Intrepid explorers from Monmouth School enjoyed an unforgettable sea kayaking adventure in the Swedish archipelago
Seventeen pupils and four staff paddled and camped in the wild for five days on a journey which took them to some of the country’s remarkable uninhabited and wild granite islands.
The boys enjoyed swimming and cliff jumping and shared their many experiences while munching marshmallows and socialising around the camp fire.
They displayed excellent team-work, respect and consideration throughout as evening meals became competitive and morale was always high despite some tiring days. The boys also visited the Vasa Museum in Stockholm to see the iconic 64-gun warship which sank on its maiden voyage after leaving the harbour in 1628.
“The archipelago is a beautifully unspoilt wilderness and we didn’t see another person for the first few days in the north,” said Matt Peake, Head of Art and Design and Coordinator of CCF adventure training.
The boys prepared for their voyage by loading their double sea kayaks with camping equipment, food, water and clothes.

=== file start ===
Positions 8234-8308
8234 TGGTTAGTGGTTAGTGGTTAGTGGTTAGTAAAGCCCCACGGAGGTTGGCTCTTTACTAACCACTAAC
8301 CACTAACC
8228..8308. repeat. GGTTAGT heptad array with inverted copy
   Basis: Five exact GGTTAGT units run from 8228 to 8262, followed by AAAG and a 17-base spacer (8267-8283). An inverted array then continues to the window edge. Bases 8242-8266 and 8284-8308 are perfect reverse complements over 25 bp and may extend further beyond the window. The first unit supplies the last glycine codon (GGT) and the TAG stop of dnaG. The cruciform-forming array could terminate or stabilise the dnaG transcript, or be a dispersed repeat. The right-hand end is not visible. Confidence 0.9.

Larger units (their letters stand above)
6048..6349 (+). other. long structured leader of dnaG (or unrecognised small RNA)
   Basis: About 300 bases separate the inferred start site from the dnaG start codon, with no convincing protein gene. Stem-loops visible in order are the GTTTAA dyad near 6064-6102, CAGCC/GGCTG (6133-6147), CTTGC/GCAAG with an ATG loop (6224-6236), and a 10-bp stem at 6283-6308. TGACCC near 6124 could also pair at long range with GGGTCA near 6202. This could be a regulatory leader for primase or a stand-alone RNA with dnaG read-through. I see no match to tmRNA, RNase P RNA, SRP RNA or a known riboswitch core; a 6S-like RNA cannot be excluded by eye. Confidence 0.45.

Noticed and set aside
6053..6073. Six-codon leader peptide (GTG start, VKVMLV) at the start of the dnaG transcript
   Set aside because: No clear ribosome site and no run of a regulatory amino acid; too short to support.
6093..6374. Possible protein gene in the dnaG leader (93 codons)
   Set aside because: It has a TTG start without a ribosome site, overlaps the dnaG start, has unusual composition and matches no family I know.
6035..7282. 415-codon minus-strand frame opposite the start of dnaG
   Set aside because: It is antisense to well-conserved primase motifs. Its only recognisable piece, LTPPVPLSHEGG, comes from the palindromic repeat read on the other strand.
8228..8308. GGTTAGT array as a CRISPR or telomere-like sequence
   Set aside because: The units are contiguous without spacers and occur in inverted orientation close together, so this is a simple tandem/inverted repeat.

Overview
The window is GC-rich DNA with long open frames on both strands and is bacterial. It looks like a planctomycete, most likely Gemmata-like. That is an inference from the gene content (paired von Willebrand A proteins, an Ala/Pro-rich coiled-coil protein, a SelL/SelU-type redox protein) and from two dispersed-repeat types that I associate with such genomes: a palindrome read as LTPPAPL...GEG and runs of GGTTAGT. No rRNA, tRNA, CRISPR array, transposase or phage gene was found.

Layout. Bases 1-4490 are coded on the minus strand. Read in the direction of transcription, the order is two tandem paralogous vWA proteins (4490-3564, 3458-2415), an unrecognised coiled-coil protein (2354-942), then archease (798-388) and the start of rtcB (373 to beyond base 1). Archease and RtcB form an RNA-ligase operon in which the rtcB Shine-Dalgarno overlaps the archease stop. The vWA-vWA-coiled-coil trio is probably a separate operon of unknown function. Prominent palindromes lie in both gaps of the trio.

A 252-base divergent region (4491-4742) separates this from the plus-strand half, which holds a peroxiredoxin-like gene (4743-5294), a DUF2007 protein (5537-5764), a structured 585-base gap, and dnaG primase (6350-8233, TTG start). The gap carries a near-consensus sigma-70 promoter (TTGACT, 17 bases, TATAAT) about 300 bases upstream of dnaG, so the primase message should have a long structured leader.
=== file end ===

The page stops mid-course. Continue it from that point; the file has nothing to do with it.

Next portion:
After an early evening departure from Sankt Anna, the group enjoyed wonderful paddling conditions with plenty of sunshine and blue skies. They crossed the shipping lane and headed south to the archipelago islands, some of which were inhabited with people and small holiday homes.
After landing at the small harbour of Tyrislot to bolster their water supplies, the group paddled east and towards the open sea.
“Boys took turns to navigate around the maze of unspoiled islands and sheltered from the wind on the leeward side when they needed to,” said Mr Peake.
After five superb days of exploration, the happy group returned to the mainland where they unloaded their kayaks and returned their kit. The hungry adventurers made the 45-minute journey into the old textile town of Norrkoping where they placed a large order of fast food.
They took another train journey to Stockholm to their floating boat hostel and enjoyed a cultural tour around the old town with insightful historical facts from Dr Harrison.
A trip to see the Vasa at the world’s busiest maritime museum proved the perfect ending to an awe-inspiring adventure which will live long in the memory of everyone involved.
Find out more about Monmouth School at monmouthschool.org